“From the very beginning of Bangor swimming (nearly 50 years ago) diving has been an important component of program,” Bangor High swimming coach Phil Emery reflected.
Emery has been associated with Bangor swimming for 44 years — three years as a swimmer and 41 years as a coach.
In fact, the first state champion diver for BHS came in 1965. The first female champion was awarded gold in the late ’70s, approximately four years after the first state meet for girls.
Since then, both male and female divers for Bangor have won gold not only in the decades of the ’60s and ’70s but in the ’80s and ’90s as well. The girls have gold medals, too, in the first decade of the 21st century.
“We have always respected the event of diving. It is one of the 12 events. We have always made it work,” Emery noted.
When the Bangor teams compete in this year’s state championship meets (boys Monday and girls Tuesday), the divers are expected to exert a powerful presence in the state championships.
In fact, Ashley Higgins will defend her 2009 gold. Teammates Meg Rowe, entering the meet as the second-ranked diver for 11 dives in Class A, Chelsea Hardy and Julie Clifford also project to be among the finalists.
For the boys, last year’s runner-up, Tim Smith — who has scored more than 400 points for 11 dives — and his diving mates Ross Cormier and Kyle Mitchell MacDonald have the opportunity to be significant contributors to the Rams’ title chase.
“They are a great group. There is a strong sense of pride. They are terrific kids. They really care about each other. I want them to score higher than last year’s state meet providing support for them of their improvement,” explained diving coach Jaret Lizzotte, who formerly coached at the University of Maine.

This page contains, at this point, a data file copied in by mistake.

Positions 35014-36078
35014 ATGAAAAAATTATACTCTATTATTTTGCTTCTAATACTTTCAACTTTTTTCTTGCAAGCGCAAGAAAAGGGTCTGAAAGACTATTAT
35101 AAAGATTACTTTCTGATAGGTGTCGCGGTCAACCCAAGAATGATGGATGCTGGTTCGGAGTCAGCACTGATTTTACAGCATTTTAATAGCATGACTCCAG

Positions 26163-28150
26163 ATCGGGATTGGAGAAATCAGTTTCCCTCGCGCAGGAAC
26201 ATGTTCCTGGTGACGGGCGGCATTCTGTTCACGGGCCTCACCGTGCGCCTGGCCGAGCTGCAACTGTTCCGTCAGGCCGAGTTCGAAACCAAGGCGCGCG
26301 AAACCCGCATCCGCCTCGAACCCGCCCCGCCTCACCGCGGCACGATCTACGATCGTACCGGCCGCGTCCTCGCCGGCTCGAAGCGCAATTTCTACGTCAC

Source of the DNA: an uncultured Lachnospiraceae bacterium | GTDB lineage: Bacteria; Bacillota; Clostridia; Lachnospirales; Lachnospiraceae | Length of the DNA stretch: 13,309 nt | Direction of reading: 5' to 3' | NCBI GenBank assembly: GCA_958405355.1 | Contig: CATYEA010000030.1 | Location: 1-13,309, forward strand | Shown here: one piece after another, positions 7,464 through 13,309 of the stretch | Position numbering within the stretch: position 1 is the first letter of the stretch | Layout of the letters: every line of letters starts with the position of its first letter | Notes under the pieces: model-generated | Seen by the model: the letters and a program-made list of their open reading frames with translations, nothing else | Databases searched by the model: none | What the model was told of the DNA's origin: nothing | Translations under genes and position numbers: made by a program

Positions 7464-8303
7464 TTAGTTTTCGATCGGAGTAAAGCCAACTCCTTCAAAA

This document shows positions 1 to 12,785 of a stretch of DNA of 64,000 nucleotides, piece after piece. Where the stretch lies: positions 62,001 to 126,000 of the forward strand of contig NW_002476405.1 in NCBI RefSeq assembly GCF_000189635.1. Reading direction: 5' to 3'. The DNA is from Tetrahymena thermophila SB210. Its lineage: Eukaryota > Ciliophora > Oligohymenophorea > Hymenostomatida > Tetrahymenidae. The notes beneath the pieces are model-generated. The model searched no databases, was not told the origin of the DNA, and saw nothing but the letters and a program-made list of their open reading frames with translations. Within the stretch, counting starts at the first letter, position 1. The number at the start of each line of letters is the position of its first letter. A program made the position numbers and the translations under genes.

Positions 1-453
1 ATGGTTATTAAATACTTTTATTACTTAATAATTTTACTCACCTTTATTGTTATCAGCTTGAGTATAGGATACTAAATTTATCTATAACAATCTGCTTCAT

“Each one of us brings something special to the team,” added Smith, who has executed a back one-half with 2½ twists off the one-meter board, an uncommon dive for high school divers in Maine.
Meg Rowe, who has competed in other sports, remarked, “This is the closest-knit team I have been on. Everyone is so supportive which makes us all better divers.”
Mallory MacDonald suggested, “We are very responsive to one another. We want to motivate one another.”
And, Hardy, too, identified the bond among the team. “We bring out the best in each other.”
Higgins, the most experienced Bangor diver, offered the following observation, “I have been on a lot of teams. On this team, there is no drama and no cliques. We all respect one another.”
The state meets are 11-dive competitions as is the Penobscot Valley Conference Championship. Dual meets are six-dive events.
“I prefer 11-dive meets. It is more stressful and tiring, but it allows us to show our consistency,” commented Higgins, winner of last week’s PVC.
“I like 11-dive competitions. There is more of a chance to perform a variety of dives,” Rowe agreed.
“I am wicked pumped for the meet. It is weird to get so pumped and then perform a graceful dive,” Mallory MacDonald replied.
In addition to a strong kinesthetic awareness, divers must also have the ability to visualize proper technique and then execute with precision and grace.
“Coach helps us understand the physics of the dive. He wants us to understand the why,” Rowe pointed out.
“Our scores have steadily improved during the season,” Cormier stated.
And Smith identified the positive attitude that exists at a BHS practice.
“We all like to come to practice. When you like to practice you love the sport.”
And while the achievements of Bangor diving, including this group of divers, are certainly significant and noteworthy, another measure of success can be found in the influence Bangor diving has had on the individual team members.
Allie Rowe, Meg’s sister, acknowledged, “Diving has taught me to be more confident in myself.”
Clifford offered a similar testimony. “He (Lizzotte) has not only improved my diving, but he has helped me to become more confident and assertive.”
Certainly, confidence and assertiveness will help springboard the students to greater accomplishments after their final dive has been scored.